Approximately 150 million Americans voted on or before Nov. 3. More than 77 million voted for Joe Biden, and 72 million voted for Donald Trump.
As of this writing, it looks like Biden will win Arizona and Georgia, as well as Nevada and Pennsylvania, giving him a total of 306 electoral votes (the same number that Trump received in 2016). Regardless of whether he reaches 306, it was clear a few days after the election that Biden had passed the requisite 270 to become the next president of the United States.
Trump’s embarrassing, toddler-like rejection of the clear reality of his electoral defeat, his false and unsubstantiated charges of “fraud,” his refusal to cooperate in the statutorily mandated presidential transition process, and his purging of the top echelons of America’s national security establishment is unprecedented in the history of the United States. Worse, it endangers the legitimacy and stability of our democratic system and the continuity of government (which could be a gift to our enemies).
The fact that most elected leaders of the Republican Party chose to aid and abet Trump in his anti-democratic delusions (even as the overwhelming majority of Americans, including millions of Trump voters, acknowledged Biden’s win) will be a permanent stain on their records of public service and on the Republican Party as a whole. They need to go to YouTube and watch the concession speeches of previous losers—including one-term presidents Jimmy Carter and George H. W. Bush—to remind themselves of how true leaders behave with grace and dignity in defeat. And they need to review the seamless transitions from Carter to Reagan and from Bush to Clinton to see how those defeated leaders, without hesitation, put their country and their solemn duties as president above their own egos, no matter how bruised.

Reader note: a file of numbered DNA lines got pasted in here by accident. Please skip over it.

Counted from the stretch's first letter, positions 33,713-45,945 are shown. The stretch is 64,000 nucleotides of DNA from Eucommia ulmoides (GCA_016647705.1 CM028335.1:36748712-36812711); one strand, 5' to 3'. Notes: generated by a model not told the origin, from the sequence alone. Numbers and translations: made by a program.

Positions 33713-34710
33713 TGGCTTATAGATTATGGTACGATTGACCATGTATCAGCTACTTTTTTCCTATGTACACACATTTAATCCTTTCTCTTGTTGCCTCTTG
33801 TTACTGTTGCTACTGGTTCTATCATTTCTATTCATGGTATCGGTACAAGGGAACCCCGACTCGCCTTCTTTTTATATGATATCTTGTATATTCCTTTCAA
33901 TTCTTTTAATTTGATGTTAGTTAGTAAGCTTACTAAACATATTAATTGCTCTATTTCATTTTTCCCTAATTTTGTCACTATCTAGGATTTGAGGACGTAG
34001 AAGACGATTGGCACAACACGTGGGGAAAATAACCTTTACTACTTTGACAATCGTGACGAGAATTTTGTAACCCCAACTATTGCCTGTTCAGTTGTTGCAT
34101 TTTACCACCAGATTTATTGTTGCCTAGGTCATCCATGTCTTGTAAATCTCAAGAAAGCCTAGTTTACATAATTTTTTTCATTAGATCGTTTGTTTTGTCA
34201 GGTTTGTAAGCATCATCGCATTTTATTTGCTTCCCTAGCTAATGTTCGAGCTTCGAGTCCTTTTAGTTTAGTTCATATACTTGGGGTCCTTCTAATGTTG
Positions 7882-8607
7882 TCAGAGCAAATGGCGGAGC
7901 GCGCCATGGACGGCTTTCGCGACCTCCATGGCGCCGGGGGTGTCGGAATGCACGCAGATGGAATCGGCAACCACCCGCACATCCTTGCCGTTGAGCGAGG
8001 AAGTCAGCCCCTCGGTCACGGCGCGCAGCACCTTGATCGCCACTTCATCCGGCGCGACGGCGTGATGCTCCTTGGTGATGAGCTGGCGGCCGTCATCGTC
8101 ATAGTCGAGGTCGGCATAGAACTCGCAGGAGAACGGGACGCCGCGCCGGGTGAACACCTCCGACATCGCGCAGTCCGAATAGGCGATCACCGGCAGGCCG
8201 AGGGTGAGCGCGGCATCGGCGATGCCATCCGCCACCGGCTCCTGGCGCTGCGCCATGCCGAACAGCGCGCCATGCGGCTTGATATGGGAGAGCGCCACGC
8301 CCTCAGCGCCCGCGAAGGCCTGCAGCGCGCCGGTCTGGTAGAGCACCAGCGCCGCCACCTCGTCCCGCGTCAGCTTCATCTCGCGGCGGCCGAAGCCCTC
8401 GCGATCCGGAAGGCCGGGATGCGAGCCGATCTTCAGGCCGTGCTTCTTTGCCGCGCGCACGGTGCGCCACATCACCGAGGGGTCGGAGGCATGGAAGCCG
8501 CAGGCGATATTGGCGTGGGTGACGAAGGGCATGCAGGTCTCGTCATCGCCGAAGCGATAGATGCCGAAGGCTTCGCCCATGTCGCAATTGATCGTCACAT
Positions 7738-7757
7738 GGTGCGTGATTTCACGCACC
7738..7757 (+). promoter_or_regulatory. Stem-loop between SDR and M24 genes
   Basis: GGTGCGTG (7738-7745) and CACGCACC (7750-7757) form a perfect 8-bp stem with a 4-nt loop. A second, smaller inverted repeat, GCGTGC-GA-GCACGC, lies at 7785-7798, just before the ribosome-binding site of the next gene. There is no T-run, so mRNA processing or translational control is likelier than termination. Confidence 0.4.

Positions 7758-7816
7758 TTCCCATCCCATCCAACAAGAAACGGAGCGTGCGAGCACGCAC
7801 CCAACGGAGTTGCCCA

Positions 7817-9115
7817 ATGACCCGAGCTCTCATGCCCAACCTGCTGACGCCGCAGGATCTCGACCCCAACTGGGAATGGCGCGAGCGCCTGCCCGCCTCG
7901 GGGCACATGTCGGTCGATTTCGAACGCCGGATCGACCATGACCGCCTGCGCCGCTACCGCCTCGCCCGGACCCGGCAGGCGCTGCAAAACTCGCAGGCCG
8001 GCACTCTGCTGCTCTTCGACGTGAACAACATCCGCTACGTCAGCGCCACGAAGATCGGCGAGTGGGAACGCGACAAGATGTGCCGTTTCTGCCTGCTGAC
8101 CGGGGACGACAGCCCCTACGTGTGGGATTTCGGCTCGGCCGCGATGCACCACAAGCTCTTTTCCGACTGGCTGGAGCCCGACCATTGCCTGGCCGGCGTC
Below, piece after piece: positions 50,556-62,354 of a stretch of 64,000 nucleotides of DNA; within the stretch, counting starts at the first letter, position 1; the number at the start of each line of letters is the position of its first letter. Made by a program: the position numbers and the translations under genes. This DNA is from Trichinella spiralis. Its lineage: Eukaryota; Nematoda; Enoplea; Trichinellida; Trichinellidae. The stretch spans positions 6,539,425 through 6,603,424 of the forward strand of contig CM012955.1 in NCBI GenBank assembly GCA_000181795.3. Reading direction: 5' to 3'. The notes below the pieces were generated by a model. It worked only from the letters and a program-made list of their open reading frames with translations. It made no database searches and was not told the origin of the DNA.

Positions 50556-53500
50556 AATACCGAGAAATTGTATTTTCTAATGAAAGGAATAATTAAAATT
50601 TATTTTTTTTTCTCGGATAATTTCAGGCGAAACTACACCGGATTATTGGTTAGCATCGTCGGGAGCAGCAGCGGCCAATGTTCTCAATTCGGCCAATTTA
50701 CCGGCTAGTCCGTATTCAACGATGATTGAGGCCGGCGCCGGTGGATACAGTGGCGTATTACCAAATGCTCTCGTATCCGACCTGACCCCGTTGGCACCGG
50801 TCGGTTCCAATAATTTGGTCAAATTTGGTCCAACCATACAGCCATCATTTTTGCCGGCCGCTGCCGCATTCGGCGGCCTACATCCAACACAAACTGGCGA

Unlike Trump after the 2016 elections, President Biden will enter office on Jan. 20, 2021, with both a decisive Electoral College victory and the majority of popular votes. We won’t know which party will control the Senate until the two runoff elections in Georgia on Jan. 5. And although the Democrats retained control of the House of Representatives, they lost a few seats. The majority of Americans signaled they want Biden to replace Trump, but they did not give Biden or the Democratic Party a mandate for sweeping or radical changes in policy.
Even if the Democrats win both Georgia runoffs, they will have a razor thin majority in the Senate. Unlike Franklin Roosevelt or Lyndon Johnson, Biden will not be in a position to pass a 21st century version of the New Deal or the Great Society. There will be some policy corrections and changes, but progressives will not get all that they want.
Biden will be leading a country more deeply divided culturally and politically than at any time since the Civil War. People voted for Trump for many reasons. The white supremacists at the core of Trumpism are a lost cause, but I believe that most of the 72 million Trump voters love their country more than they do the outgoing president. America needs a leader who has the decency, humility, and desire to heal the nation and bring people together. Biden, moderate in temperament and empathetic in character, is uniquely qualified to reach across the chasm, and that is one reason why he received the largest number of votes in American history.
For the sake of our country, Republican leaders need to give him a chance.•
Atlas is a professor of political science and was the founding director of The Richard G. Lugar Franciscan Center for Global Studies at Marian University. Send comments to firstname.lastname@example.org.
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